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33

I'm not sure whether it is a new feature in later versions of matplotlib, but at least for 1.3.1, this is simply: plt.title(figure_title, y=1.08) This also works for plt.suptitle(), but not (yet) for plt.xlabel(), etc.


5

Setting the property NextPlot of the current figure to new will create a new plot on the next call to plot(). Here's a small example: plot(1:10, 1:10); % create a figure set(gcf, 'NextPlot', 'new'); % next plot goes in new figure plot(1:10, 1:10); The CurrentFigure property you tried to change just stores the handle to the figure that has been ...


5

If I extend a little bit your example to get something I can plot, I do reproduce the problem: [th,r] = meshgrid((0:0.5:360)*pi/180,0:.02:1); [X,Y] = pol2cart(th,r); Z = sqrt( X.^2 + Y.^2 ) ; isoLevel = 0:0.1:10 ; [C ,hc] = contourf(X,Y,Z,isoLevel) ; The black line at the interface is because the function contourf create patch objects and these objects ...


4

Have you considered using the multiprocessing module to parallelize processing the files? Assuming that you're actually CPU-bound here (meaning it's the fourier transform that's eating up most of the running time, not reading/writing the files), that should speed up execution time without actually needing to speed up the loop itself. Edit: For example, ...


4

This is a documented limitation of printing in headless mode: Printing and Exporting without a Display On a UNIX platform (including Macintosh), where you can start in MATLAB nodisplay mode (matlab -nodisplay), you can print using most of the drivers you can use with a display and export to most of the same file formats. The PostScript and ...


4

There's a figure property you need to change for that: set(fHandle,'Resize','off');


4

Every time you are creating plots you might get this error - "Error in plot.new() : figure margins too large". To avoid such errors you can first check par("mar") output. You should be getting: [1] 5.1 4.1 4.1 2.1 To change that write: par(mar=c(1,1,1,1)) This should rectify the error. Or else you can change the values accordingly. Hope this works ...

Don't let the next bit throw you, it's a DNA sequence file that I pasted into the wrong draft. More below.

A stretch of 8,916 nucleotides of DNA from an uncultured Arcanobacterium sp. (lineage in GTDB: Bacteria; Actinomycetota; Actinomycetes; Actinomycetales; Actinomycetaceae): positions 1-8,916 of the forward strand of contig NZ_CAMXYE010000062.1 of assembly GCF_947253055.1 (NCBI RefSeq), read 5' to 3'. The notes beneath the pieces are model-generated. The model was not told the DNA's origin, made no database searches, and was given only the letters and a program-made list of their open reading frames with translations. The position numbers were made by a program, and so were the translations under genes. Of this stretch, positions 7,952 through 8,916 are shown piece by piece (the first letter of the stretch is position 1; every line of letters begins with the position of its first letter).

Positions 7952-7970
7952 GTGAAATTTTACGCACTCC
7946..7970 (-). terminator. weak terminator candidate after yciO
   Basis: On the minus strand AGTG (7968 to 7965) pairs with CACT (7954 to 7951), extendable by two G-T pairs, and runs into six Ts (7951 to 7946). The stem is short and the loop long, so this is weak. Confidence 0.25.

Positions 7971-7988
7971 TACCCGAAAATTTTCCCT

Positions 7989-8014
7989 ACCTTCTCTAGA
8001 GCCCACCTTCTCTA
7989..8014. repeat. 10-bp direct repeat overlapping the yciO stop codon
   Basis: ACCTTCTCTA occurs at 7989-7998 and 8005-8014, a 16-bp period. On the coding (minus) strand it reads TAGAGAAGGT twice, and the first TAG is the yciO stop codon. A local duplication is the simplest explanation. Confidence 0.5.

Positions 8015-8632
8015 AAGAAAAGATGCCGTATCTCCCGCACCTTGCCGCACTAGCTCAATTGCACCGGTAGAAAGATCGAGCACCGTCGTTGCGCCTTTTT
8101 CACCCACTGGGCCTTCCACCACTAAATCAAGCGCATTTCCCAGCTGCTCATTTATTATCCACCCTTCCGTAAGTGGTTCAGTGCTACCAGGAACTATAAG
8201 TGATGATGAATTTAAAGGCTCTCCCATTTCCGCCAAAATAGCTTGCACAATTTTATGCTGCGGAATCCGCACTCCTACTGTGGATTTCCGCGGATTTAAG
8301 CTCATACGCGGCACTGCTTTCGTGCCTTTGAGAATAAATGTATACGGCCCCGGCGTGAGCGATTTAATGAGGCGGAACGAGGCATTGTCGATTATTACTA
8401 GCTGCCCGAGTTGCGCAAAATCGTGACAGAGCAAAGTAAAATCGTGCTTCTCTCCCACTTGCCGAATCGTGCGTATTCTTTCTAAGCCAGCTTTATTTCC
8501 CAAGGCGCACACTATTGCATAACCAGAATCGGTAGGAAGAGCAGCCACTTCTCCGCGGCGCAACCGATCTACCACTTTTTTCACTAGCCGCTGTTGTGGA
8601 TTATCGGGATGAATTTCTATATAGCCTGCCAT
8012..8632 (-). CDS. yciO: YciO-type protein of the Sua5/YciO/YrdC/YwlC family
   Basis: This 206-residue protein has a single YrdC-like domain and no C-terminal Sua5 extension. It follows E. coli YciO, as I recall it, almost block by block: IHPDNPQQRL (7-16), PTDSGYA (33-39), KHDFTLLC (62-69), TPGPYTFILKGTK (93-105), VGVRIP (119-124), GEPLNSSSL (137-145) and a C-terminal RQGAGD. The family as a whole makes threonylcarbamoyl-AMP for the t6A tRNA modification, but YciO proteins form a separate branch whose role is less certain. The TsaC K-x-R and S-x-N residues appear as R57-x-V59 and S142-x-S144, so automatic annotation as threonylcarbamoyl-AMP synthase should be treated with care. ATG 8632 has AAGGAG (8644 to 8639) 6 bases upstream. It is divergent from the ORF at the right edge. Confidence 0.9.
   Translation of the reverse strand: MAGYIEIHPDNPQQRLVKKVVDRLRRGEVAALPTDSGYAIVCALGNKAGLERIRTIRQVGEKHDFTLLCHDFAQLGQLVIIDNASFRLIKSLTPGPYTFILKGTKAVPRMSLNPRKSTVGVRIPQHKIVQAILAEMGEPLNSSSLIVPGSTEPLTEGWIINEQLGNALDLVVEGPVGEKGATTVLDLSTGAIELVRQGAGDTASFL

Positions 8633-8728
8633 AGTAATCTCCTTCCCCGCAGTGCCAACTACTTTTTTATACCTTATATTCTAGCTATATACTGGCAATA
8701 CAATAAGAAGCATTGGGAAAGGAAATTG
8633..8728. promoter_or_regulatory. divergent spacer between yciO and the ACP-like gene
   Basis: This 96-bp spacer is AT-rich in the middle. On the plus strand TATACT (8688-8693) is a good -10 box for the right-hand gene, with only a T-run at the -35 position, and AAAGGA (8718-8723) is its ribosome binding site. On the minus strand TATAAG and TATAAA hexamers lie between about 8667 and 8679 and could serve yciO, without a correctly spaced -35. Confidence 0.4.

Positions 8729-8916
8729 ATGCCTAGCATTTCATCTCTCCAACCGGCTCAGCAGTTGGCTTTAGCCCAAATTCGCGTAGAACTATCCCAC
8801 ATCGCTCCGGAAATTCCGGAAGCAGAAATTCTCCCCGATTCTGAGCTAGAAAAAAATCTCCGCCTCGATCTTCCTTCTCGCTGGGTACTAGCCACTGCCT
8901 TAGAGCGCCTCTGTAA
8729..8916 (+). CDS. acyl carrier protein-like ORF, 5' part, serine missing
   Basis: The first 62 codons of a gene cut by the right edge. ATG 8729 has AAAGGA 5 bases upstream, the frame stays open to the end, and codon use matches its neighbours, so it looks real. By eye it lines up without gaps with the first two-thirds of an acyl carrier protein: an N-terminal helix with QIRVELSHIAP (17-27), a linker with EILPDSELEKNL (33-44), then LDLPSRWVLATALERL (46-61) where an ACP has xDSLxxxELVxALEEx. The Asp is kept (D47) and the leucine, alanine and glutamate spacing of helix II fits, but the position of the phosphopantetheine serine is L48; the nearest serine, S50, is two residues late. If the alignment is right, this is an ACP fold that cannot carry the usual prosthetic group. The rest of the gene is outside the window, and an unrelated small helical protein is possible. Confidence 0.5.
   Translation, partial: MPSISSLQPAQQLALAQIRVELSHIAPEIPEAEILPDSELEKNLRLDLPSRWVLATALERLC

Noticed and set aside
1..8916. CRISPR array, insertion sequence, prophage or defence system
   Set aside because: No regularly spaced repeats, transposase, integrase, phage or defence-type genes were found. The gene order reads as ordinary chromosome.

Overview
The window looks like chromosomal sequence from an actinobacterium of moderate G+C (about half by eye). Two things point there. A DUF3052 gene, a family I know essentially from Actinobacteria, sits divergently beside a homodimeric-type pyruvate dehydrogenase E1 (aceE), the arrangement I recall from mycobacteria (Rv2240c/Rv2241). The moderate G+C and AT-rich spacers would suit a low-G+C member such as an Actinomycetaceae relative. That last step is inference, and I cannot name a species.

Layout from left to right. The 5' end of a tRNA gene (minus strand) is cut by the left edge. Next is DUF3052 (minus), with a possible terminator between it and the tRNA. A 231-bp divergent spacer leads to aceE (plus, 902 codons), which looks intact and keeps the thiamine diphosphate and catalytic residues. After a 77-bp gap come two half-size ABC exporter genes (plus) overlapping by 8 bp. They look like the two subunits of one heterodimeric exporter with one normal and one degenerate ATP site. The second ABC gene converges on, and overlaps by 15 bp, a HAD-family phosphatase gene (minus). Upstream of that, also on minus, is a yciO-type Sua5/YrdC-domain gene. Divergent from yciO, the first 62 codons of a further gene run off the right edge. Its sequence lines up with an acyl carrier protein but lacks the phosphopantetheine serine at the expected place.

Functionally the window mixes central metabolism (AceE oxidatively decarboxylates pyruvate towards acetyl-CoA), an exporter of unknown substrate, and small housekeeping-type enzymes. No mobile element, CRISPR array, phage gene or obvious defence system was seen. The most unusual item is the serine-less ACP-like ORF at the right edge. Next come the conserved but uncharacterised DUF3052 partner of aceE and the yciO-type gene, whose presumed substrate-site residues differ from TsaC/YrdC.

4

What you could do is use solve and allow MATLAB's symbolic solver to symbolically solve for an expression of y in terms of x. Once you do this, you can use subs to substitute values of x into the expression found from solve and plot all of these together. Bear in mind that you will need to cast the result of subs with double because you want the numerical ...


4

Ok I was about to write my answer and I just saw that @rayryeng proposed a similar idea (Good job Ray!) but here it goes. The idea is also to use solve to get an expression for y, then convert the symbolic function to an anonymous function and then plot it. The code is general for any number of solutions you get from solve: clear clc close all syms x y ...


4

I think what you are after is the DefaultLineLineWidth property, to which you can assign a value for a particular figure (or the root). Here is a simple code illustrating; basically I create a figure, set its 'visible' property to 'off' and assign a default line linewidth (that sounds weird...). The line plotted has a linewidth of 4, whereas another plot ...